Do not take other medicines unless they have been discussed with your doctor. This includes prescription or nonprescription (over-the-counter [OTC]) medicines and herbal or vitamin supplements.
Erythromycin side effects
Along with its needed effects, a medicine may cause some unwanted effects. Although not all of these side effects may occur, if they do occur they may need medical attention.
Check with your doctor or nurse immediately if any of the following side effects occur:
Incidence not known
- Blistering, peeling, or loosening of the skin
- chest pain or discomfort
- difficulty with swallowing
- fast, pounding, or irregular heartbeat or pulse
- hearing loss
- hives or welts, itching, skin rash
- irregular or slow heart rate
- irritation at the injection site
- joint or muscle pain
- puffiness or swelling of the eyelids or around the eyes, face, lips, or tongue
- red, irritated eyes
- red skin lesions, often with a purple center
- redness of the skin
- sore throat
- sores, ulcers, or white spots in the mouth or on the lips
- tightness in the chest
- unusual tiredness or weakness
Some side effects may occur that usually do not need medical attention. These side effects may go away during treatment as your body adjusts to the medicine. Also, your health care professional may be able to tell you about ways to prevent or reduce some of these side effects. Check with your health care professional if any of the following side effects continue or are bothersome or if you have any questions about them:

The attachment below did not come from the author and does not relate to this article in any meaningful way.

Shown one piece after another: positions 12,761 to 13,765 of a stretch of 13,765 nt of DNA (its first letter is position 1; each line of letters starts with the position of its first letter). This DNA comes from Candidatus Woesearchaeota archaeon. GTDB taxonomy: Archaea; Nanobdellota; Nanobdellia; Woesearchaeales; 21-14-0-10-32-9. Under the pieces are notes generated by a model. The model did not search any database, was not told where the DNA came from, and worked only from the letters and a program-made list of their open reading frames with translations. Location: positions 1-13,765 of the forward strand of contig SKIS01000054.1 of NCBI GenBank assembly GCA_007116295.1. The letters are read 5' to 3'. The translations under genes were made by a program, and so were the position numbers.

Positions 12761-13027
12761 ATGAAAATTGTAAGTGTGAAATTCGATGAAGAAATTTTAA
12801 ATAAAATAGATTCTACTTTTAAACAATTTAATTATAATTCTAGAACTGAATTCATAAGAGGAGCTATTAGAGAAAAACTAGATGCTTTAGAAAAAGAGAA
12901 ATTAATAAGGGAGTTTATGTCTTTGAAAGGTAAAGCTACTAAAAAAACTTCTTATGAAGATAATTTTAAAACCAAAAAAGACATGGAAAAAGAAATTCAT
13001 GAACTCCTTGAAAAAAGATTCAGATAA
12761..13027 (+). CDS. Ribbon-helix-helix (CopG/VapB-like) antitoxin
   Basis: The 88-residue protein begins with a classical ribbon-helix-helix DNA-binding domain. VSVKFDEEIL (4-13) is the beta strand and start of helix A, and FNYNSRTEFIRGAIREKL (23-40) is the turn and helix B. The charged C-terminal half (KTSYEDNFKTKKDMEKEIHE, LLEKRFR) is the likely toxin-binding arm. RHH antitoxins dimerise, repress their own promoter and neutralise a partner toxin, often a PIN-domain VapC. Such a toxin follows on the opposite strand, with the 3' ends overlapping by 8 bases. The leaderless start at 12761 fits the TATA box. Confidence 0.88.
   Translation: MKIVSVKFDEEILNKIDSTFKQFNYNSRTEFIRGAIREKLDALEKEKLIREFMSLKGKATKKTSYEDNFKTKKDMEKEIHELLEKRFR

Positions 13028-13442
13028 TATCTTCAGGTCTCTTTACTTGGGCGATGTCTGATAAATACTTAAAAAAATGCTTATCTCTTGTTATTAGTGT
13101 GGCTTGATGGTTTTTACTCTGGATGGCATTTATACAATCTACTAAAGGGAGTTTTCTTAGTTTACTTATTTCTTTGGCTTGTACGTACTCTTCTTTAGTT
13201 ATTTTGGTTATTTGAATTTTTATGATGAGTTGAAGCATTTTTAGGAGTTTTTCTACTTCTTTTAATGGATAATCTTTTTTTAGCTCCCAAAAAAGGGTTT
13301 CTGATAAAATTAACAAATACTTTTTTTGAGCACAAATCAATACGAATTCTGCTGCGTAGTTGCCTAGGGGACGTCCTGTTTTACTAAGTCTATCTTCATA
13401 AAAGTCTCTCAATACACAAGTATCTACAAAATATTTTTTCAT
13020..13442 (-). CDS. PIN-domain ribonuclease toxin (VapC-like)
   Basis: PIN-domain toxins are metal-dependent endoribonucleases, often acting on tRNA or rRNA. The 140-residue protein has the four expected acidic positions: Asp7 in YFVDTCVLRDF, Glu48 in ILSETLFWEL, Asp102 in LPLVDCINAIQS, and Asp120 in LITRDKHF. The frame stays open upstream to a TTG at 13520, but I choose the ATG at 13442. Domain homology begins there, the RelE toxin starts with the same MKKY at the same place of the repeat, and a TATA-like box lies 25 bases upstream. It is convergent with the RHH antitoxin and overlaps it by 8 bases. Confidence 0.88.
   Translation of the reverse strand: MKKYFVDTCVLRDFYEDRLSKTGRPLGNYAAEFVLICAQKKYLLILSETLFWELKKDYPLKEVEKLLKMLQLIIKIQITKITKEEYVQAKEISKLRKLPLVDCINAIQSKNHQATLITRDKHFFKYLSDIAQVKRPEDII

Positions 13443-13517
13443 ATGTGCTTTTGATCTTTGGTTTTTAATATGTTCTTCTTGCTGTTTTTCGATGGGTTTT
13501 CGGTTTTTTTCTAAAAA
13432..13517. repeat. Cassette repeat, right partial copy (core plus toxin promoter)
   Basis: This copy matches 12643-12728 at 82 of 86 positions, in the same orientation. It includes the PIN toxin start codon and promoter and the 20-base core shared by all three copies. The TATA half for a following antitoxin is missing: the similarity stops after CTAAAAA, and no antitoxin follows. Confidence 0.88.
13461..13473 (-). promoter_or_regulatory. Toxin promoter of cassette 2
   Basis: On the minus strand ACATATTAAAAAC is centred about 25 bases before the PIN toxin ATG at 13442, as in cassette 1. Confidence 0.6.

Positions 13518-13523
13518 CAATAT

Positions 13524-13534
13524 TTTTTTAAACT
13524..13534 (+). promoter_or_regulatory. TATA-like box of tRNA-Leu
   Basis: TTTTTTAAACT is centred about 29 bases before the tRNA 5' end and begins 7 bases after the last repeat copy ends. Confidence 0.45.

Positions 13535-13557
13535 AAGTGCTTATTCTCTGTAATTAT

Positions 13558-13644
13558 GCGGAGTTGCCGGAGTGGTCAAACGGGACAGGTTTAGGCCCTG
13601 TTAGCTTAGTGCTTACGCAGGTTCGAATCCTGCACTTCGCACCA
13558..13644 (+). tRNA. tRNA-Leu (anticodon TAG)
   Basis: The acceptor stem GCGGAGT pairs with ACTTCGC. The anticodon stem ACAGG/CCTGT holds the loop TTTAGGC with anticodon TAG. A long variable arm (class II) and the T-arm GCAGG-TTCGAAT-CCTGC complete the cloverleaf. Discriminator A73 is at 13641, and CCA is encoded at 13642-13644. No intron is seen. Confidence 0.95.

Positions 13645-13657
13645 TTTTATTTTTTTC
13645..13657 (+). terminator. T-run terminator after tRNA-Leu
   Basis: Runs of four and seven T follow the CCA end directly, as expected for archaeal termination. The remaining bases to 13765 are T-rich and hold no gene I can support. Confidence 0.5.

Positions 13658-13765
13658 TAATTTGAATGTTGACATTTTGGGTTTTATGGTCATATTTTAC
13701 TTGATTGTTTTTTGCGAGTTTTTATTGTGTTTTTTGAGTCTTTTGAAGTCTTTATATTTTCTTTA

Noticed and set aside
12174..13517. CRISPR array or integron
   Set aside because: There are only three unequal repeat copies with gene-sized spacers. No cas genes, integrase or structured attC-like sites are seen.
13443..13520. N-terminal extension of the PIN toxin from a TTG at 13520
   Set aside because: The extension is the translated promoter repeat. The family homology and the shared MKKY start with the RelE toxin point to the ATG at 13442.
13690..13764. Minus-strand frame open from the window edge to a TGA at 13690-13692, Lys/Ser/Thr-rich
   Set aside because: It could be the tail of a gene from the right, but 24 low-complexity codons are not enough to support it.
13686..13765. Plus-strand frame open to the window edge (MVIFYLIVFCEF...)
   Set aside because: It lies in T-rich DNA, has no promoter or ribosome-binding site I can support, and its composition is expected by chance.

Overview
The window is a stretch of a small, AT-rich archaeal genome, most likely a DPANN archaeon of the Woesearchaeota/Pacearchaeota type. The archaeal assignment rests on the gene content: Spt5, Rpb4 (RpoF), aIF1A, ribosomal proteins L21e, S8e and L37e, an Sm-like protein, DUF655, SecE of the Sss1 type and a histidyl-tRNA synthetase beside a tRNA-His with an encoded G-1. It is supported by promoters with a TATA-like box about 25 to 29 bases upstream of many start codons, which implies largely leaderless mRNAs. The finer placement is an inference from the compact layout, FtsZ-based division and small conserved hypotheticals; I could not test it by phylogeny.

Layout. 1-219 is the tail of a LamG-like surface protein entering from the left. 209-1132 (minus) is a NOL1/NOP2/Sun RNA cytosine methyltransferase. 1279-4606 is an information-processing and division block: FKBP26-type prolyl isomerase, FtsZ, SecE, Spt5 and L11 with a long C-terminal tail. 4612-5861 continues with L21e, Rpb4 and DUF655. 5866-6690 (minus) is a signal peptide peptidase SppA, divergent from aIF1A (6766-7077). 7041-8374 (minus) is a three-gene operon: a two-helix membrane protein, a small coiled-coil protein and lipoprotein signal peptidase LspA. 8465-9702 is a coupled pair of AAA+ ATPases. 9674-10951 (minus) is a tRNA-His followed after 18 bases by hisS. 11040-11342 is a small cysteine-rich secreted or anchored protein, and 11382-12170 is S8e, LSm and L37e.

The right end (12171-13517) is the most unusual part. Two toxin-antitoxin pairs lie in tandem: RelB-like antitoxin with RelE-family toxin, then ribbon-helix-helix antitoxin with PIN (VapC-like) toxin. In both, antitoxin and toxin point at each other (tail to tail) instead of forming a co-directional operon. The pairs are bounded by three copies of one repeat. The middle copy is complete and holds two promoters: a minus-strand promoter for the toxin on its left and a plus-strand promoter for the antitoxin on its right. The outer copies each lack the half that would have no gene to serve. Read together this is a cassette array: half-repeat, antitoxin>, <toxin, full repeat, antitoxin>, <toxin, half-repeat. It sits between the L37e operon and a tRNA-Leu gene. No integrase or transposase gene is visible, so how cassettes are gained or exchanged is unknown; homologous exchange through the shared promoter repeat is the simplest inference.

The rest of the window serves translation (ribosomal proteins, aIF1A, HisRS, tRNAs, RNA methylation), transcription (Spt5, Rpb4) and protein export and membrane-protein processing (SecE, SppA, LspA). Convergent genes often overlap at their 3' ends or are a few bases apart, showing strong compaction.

Incidence not known
- Bleeding, blistering, burning, coldness, discoloration of the skin, feeling of pressure, hives, infection, inflammation, itching, lumps, numbness, pain, rash, redness, scarring, soreness, stinging, swelling, tenderness, tingling, ulceration, or warmth at the injection site
Other side effects not listed may also occur in some patients. If you notice any other effects, check with your healthcare professional.
Call your doctor for medical advice about side effects. You may report side effects to the FDA at 1-800-FDA-1088.
Always consult your healthcare provider to ensure the information displayed on this page applies to your personal circumstances.
Frequently Asked Questions
More about erythromycin
- Side Effects
- During Pregnancy or Breastfeeding
- Dosage Information
- Drug Images
- Drug Interactions
- Compare Alternatives
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- Drug class: macrolides
- Erythromycin (Advanced Reading)
- Erythromycin Delayed-Release Tablets and Capsules
- Erythromycin Injection
- Erythromycin Tablets
- Erythromycin Suspension